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Slackers and Zealots: Civil Service, Policy Discretion, and Bureaucratic Capacity


  • Sean Gailmard

    (Northwestern University)

  • John W. Patty

    (Carnegie Mellon University)


In this paper we investigate how “civil service” personnel management interacts with bureaucratic discretion to create high capacity, expert bureaucracies populated by policy-motivated agents. We build a model in which bureaucrats may invest in (relationship specific) policy expertise, and may be either policy-motivated or policy-indifferent. We show that under specific conditions on the nature of expertise and bureaucratic discretion over policy choices, merit system protections for job tenure encourage the development of expertise and problem solving capacity in the bureaucracy. In addition, we identify conditions under which typical civil service rules encourage policy-motivated bureaucrats to enter and remain in public service, and policy- indifferent bureaucrats to leave it.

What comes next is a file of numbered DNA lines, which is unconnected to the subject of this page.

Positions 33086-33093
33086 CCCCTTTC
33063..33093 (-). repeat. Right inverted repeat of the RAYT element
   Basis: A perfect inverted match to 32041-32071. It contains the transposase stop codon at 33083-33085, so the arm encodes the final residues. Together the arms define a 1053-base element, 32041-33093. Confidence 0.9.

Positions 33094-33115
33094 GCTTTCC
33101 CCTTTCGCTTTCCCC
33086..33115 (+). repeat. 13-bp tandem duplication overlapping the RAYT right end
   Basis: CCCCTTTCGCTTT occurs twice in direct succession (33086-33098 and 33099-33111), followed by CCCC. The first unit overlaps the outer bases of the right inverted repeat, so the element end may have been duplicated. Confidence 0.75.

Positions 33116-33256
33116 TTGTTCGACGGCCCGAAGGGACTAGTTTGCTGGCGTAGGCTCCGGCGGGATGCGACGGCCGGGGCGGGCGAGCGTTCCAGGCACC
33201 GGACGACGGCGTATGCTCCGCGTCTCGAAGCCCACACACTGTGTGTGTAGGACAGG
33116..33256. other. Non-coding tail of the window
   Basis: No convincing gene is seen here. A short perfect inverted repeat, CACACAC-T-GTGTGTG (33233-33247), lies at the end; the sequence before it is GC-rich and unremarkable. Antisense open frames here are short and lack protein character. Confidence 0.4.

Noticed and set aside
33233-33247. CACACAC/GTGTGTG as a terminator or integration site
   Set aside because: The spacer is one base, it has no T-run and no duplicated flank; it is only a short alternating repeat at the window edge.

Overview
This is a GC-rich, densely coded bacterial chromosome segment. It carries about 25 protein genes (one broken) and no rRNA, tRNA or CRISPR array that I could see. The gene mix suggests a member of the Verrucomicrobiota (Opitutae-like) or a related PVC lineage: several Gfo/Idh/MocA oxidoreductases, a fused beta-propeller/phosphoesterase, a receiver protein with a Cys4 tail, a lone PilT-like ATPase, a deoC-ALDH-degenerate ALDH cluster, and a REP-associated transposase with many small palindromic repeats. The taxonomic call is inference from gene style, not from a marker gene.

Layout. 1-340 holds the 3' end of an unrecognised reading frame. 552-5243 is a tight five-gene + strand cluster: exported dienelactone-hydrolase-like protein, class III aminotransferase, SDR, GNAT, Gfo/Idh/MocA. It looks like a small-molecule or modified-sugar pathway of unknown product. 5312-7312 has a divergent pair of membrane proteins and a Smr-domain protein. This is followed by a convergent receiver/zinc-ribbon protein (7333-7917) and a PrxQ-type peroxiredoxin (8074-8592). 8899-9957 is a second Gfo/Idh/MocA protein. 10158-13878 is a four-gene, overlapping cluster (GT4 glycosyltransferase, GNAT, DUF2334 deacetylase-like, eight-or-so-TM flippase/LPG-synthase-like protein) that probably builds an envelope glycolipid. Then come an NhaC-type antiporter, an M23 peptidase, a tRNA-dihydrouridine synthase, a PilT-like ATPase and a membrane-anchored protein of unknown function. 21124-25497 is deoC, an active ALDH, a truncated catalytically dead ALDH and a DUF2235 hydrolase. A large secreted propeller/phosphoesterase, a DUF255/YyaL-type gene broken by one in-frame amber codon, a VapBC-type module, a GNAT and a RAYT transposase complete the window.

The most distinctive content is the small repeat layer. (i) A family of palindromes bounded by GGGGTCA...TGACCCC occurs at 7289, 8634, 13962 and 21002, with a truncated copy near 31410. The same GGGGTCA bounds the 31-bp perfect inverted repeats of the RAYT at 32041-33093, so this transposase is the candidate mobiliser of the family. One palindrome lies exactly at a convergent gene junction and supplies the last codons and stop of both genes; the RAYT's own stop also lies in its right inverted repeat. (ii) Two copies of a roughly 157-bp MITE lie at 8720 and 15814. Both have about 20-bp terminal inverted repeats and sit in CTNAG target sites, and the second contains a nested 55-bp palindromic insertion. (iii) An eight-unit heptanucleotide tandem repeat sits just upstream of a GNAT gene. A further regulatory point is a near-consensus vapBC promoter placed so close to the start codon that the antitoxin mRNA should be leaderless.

Suggested Citation

  • Sean Gailmard & John W. Patty, 2005. "Slackers and Zealots: Civil Service, Policy Discretion, and Bureaucratic Capacity," Public Economics 0502008, EconWPA.
  • Handle: RePEc:wpa:wuwppe:0502008
    Note: Type of Document - pdf; pages: 29

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    References listed on IDEAS

    1. McCubbins, Mathew D & Noll, Roger G & Weingast, Barry R, 1987. "Administrative Procedures as Instruments of Political Control," Journal of Law, Economics, and Organization, Oxford University Press, vol. 3(2), pages 243-277, Fall.
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    More about this item


    Bureaucracy; Expertise; Discretion; Civil Service;

    JEL classification:

    • D72 - Microeconomics - - Analysis of Collective Decision-Making - - - Political Processes: Rent-seeking, Lobbying, Elections, Legislatures, and Voting Behavior
    • D73 - Microeconomics - - Analysis of Collective Decision-Making - - - Bureaucracy; Administrative Processes in Public Organizations; Corruption
    • C70 - Mathematical and Quantitative Methods - - Game Theory and Bargaining Theory - - - General

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